Kranzler is not a teetotaler — “Alcohol is not good for you, by and large, and I say that with a certain degree of discomfort, only because I really like good wine,” he said, laughing. But he does try to limit himself to those guidelines.

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Recovery or wellness doesn’t look the same for every person, Goodhart said. “Even if participants don’t drink problematically or have no intention of maintaining long-term abstinence, there’s still benefits of doing Dry January,” she said. “You can develop new hobbies, develop a support system, find other things you like to do with friends that don’t revolve around alcohol.” In Philadelphia, that may not even mean avoiding the bar — many restaurants here have developed increasingly sophisticated non-alcoholic cocktails over the years.

“If your idea of unwinding or self-care at the end of the night is to have a glass of wine or a cocktail, think of things you can do to still feel rewarded — taking a hot shower, reading a book, journaling,” Goodhart said.

Developing new coping mechanisms might be especially necessary as the COVID-19 pandemic enters its third year. Powell said that research from 2020 suggests that more people increased drinking during the pandemic.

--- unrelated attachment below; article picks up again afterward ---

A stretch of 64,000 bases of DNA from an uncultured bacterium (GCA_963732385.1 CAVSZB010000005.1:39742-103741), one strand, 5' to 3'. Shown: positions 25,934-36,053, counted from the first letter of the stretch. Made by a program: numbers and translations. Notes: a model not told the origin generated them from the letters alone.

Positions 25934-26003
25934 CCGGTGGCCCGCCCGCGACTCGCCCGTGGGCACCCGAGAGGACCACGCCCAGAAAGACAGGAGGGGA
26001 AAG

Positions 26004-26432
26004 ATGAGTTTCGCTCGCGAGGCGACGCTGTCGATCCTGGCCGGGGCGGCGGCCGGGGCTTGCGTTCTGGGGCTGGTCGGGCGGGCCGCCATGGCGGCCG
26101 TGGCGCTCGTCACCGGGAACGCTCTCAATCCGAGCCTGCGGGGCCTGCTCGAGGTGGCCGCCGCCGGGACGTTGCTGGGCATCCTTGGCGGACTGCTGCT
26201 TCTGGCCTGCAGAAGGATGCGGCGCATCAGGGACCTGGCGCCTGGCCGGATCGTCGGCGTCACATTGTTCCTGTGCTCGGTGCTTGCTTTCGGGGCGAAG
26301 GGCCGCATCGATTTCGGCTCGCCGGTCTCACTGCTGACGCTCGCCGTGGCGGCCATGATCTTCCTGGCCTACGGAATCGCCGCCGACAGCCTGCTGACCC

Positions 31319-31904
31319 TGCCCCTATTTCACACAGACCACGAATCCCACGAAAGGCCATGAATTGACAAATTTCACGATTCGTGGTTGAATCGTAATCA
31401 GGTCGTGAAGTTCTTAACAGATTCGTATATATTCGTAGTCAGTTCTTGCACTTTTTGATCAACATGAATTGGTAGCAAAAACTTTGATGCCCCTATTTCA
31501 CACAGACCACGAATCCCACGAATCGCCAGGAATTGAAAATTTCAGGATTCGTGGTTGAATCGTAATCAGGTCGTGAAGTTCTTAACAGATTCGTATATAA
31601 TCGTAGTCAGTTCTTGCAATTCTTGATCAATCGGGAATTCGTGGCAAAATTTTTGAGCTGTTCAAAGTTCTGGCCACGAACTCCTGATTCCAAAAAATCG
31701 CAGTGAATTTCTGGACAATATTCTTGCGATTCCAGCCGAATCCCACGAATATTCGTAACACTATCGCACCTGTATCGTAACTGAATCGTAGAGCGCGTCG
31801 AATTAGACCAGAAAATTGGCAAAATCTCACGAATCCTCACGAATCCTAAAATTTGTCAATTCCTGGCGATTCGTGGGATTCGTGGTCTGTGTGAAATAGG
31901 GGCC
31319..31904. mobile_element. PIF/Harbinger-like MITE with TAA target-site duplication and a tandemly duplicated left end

» READ MORE: Women now drink as much as men — and are prone to sickness sooner

Stress was a particular contributor to increased drinking, she said. “Being female, having kids at home, dealing with depression or anxiety, and losing income were associated with greater alcohol use,” she said. “Early data suggest more people developed alcohol-related liver diseases and needed transplants during the pandemic, and one study suggests hospitalizations related to alcohol withdrawal increased, as well.”

People who are physically dependent on alcohol should be careful about quitting drinking abruptly because alcohol withdrawal can be fatal in severe cases. Powell said heavy drinkers should consult their physician before starting Dry January and talk about the possibility they’ll enter withdrawal. And, she added, once the month is over, it’s important to try not to make up for lost drinking — in the U.K. study on Dry January, about 11% of participants reported drinking more heavily six months later.

» READ MORE: Pandemic-fueled alcohol abuse creates wave of hospitalizations for liver disease

For people who find quitting harder than they expected, the NIAAA has an online navigation system to help connect patients to alcohol use disorder treatment.

For anyone planning to abstain for the month, Goodhart said, letting friends and family know your plans can make it easier to achieve your goal.

“The more connected you can be — with a professional or a peer support system — the better. Just by opening the door to a friend, having someone you can check in with — we can really reduce shame or stigma by having one or two trusted people you can go to if you’re struggling,” she said.

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Published 
Dec. 29, 2021
I write about addiction, the overdose crisis, and how social inequality affects people's health outcomes.